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Journey from academic paper to industry usage

What implementing Conditional Imitation Learning taught us about reproducing a paper

Spoiler: Our trained autonomous vehicle stack after successful training

Motivation: Reproducibility of publications

  • Reproduce the paper as a baseline for comparison.
  • Verify your understanding of the paper.
  • Use the research method as a submodule in your own stack (e.g. an OCR model in a document analyzer, or a lane detection model in an autonomous driving system).
  • Check how the algorithm extends to different datasets (often a proprietary dataset you have access to).
  • Extend the model for improved results (e.g. trying a different loss function, or tweaking the network architecture).
End-to-end Conditional imitation learning is a simple way to learn an autonomous driving model, which features a rich network architecture: The main part of the network is mostly convolutional. It is connected to one of multiple different branches.
The network has multiple branches, but only one is active: The image shows an example where the high-level command indicates to go left, therefore only the GO LEFT branch is activated.
  • The observations are the perceptual input (RGB images) from a windshield camera.
  • The high-level commands are one of the following: “follow the lane,” “drive straight at the next intersection,” “turn left at the next intersection,” and “turn right at the next intersection.”
  • The actions are the regression targets (steer, throttle, brake).

Enable batch normalization

Speed-up the training cycle

  1. We will make an adjustment to our training procedure, e.g. enable dropout.
  2. To see how well this adjustment works, we fully train the model and then observe how it behaves in simulation. The entire training takes 27 hours on a Tesla P100 GPU.
  3. We will run the trained model in simulation and see how it deals with different situations.
The paper is accompanied by this input data. The distribution of this training data shown as a Histogram for each of the regression targets. Left: steer, Middle: throttle, Right: brake.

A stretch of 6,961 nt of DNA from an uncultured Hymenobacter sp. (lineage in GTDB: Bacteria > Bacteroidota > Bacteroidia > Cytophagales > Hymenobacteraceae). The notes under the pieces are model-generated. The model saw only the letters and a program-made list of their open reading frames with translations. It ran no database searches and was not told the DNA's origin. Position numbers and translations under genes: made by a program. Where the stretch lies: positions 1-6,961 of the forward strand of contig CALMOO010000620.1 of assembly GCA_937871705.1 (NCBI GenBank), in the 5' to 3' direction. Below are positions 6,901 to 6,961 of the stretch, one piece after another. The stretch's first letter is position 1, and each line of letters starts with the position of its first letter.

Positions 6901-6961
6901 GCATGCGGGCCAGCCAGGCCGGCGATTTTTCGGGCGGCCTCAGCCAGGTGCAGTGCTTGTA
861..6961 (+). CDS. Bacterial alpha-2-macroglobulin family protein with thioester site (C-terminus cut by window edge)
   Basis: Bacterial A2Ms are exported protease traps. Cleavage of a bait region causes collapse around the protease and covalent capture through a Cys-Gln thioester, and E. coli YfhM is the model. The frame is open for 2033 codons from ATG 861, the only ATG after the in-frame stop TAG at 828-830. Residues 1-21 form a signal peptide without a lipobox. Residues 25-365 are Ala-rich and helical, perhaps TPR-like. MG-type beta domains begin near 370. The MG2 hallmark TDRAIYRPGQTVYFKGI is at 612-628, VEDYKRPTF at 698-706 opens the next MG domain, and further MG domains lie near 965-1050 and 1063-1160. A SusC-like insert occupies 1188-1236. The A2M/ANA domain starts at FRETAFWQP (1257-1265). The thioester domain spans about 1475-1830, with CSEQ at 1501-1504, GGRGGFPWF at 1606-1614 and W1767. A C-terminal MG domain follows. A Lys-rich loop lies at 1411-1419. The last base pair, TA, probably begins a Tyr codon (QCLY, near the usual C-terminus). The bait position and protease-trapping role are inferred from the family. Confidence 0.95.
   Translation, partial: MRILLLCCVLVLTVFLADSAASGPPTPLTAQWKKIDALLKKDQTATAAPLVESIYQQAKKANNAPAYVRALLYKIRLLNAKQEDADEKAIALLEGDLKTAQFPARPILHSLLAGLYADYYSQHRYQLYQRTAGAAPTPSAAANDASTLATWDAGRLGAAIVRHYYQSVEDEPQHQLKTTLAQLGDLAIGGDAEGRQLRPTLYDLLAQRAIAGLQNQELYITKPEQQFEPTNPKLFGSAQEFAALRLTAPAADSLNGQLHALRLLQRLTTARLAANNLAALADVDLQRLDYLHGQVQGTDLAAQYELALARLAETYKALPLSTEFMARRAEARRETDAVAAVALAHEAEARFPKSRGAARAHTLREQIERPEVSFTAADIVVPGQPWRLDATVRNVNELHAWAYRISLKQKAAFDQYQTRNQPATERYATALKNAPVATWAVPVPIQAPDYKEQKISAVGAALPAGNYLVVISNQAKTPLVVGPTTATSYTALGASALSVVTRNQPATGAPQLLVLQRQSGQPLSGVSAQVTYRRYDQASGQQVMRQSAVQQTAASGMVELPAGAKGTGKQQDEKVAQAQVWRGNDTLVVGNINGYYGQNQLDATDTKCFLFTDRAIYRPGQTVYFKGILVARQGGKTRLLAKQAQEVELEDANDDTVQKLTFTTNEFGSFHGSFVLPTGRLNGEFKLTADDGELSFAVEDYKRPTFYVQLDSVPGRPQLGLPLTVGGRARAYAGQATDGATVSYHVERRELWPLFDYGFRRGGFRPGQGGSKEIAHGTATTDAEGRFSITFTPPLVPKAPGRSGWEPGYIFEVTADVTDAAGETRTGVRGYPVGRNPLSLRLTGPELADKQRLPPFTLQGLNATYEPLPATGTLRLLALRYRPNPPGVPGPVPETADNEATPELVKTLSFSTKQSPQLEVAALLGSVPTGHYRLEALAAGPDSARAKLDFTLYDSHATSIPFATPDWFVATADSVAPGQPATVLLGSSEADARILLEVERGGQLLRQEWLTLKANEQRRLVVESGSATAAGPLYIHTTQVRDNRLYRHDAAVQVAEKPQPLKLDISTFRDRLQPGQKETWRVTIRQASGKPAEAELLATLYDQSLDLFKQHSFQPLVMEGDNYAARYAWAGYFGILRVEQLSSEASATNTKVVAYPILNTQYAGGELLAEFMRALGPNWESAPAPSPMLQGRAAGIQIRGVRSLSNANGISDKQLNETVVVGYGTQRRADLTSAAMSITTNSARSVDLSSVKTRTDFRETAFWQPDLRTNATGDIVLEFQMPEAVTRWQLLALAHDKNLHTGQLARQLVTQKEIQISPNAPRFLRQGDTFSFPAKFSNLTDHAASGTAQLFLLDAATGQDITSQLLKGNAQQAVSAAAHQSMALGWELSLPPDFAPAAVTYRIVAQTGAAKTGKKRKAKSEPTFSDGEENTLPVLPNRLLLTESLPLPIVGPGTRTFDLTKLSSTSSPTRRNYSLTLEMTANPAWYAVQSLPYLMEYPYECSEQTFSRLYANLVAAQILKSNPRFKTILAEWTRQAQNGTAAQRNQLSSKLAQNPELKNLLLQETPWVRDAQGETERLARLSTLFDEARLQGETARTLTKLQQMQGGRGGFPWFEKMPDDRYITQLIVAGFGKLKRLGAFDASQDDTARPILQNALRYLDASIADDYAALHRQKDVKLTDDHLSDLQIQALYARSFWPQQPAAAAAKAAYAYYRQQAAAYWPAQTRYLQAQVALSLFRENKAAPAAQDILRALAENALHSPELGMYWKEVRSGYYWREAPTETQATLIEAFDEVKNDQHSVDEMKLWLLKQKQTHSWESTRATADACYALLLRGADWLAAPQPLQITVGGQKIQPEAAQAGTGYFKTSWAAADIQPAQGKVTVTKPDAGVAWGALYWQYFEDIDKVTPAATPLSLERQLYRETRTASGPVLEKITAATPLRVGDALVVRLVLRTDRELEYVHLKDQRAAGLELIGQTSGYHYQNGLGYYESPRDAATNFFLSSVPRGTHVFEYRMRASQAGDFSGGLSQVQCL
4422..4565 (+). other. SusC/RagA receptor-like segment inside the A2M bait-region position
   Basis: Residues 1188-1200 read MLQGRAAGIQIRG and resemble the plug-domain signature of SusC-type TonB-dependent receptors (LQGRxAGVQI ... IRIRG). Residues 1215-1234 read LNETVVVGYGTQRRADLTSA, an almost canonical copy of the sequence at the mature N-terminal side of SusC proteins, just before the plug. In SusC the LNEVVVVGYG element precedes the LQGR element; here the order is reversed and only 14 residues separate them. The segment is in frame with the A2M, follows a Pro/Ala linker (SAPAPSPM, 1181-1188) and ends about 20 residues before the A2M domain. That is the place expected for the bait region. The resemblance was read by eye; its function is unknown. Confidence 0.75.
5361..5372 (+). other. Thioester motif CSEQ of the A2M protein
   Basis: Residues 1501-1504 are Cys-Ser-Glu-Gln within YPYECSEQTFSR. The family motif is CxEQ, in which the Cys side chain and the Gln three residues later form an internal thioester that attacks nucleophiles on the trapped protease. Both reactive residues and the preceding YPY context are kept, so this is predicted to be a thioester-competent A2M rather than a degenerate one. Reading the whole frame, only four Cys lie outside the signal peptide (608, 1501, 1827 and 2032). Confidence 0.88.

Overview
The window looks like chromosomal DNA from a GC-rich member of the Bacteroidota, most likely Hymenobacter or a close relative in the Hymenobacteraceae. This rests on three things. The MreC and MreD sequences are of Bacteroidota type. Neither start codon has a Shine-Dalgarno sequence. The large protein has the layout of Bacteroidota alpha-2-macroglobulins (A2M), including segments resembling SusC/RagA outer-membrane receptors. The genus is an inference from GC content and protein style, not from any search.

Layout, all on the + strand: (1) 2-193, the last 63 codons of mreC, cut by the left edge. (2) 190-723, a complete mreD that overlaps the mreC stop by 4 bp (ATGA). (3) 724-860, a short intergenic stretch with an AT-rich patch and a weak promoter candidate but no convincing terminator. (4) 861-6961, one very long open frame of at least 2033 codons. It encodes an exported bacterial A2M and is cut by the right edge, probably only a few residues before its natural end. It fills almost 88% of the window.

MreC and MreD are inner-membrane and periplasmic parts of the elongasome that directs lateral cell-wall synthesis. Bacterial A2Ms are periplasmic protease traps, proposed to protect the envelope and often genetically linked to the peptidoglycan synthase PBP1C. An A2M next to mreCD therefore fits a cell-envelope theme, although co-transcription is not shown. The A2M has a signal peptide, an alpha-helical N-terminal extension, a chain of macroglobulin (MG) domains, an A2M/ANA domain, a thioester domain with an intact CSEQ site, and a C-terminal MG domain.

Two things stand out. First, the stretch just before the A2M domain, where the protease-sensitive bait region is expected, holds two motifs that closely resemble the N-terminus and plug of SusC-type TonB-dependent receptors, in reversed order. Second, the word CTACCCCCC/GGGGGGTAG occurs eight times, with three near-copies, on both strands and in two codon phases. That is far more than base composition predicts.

A trained baseline model was published together with the paper. We ran this model and looked at its output distribution. Left: steer, Middle: throttle, Right: brake.
We successfully trained our model for 30,000 training steps. This shows the histogram of targets: Left: steer, Middle: throttle, Right: brake.
We unsuccessfully trained our model for 30,000 training steps. This shows the Histogram of regression targets: Left: steer, Middle: throttle, Right: brake. Training is going to fail because of we are already seeing large absolute steer values. (The steer values should mostly fall between -1 and 1 as seen in the input data distribution.)

Tuning hyperparameters

Prior to the tuning of hyperparameters, we did not adjust the weight for steering, therefore the vehicle is drifting off the street.

Reach out to the authors

Know your data

Sensitivity to initialization


  • Know your data: You can do this by plotting the distributions of the training dataset. You also want to look at some samples (in the case of CIL, training sequences).
  • Speed-up the training cycle: In order to iterate quickly, figure out how you can reduce the training time. Are there any conclusions you can draw before the training has completely finished? Is your training setup easy to work with? For example, how easy is it to trigger a new training? Ideally, triggering a training takes one command line call from your development machine.
  • Pay attention to the details in the paper. If you can’t find something in the paper or the related work cited, try to contact the authors (e.g., via GitHub issues, or email).
  • You might need workarounds to adjust the paper to your own use case. The paper is the result of an academic setup, so many things are not designed for a plug-and-play use in industry (see our related post).
  • We discussed many measures very specific to the CIL paper: We enable batch normalization, we tune hyperparameters, and the sensitivity to initialization. For your distinct paper some challenges will most likely be of different nature.
  • John for writing the initial prototype for the training code
  • Robert, Filippo, Clemens, Mark, and Rasmus for the valuable feedback to the code and this article
  • the CARLA team for providing a practical environment to prototype autonomous driving
  1. Codevilla, F., Müller, M., López, A., Koltun, V. and Dosovitskiy, A., 2018, May. End-to-end driving via conditional imitation learning. In IEEE International Conference on Robotics and Automation (ICRA). IEEE.
  2. Bojarski, M., Del Testa, D., Dworakowski, D., Firner, B., Flepp, B., Goyal, P., Jackel, L.D., Monfort, M., Muller, U., Zhang, J. and Zhang, X., 2016. End to end learning for self-driving cars. arXiv preprint arXiv:1604.07316.
  3. Cabi, S., Colmenarejo, S.G., Hoffman, M.W., Denil, M., Wang, Z. and De Freitas, N., 2017. The intentional unintentional agent: Learning to solve many continuous control tasks simultaneously. arXiv preprint arXiv:1707.03300.
  4. Cheng, M.Y., Gupta, A., Ong, Y.S. and Ni, Z.W., 2017. Coevolutionary multitasking for concurrent global optimization: With case studies in complex engineering design. Engineering Applications of Artificial Intelligence, 64, pp.13–24.



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Markus Hinsche

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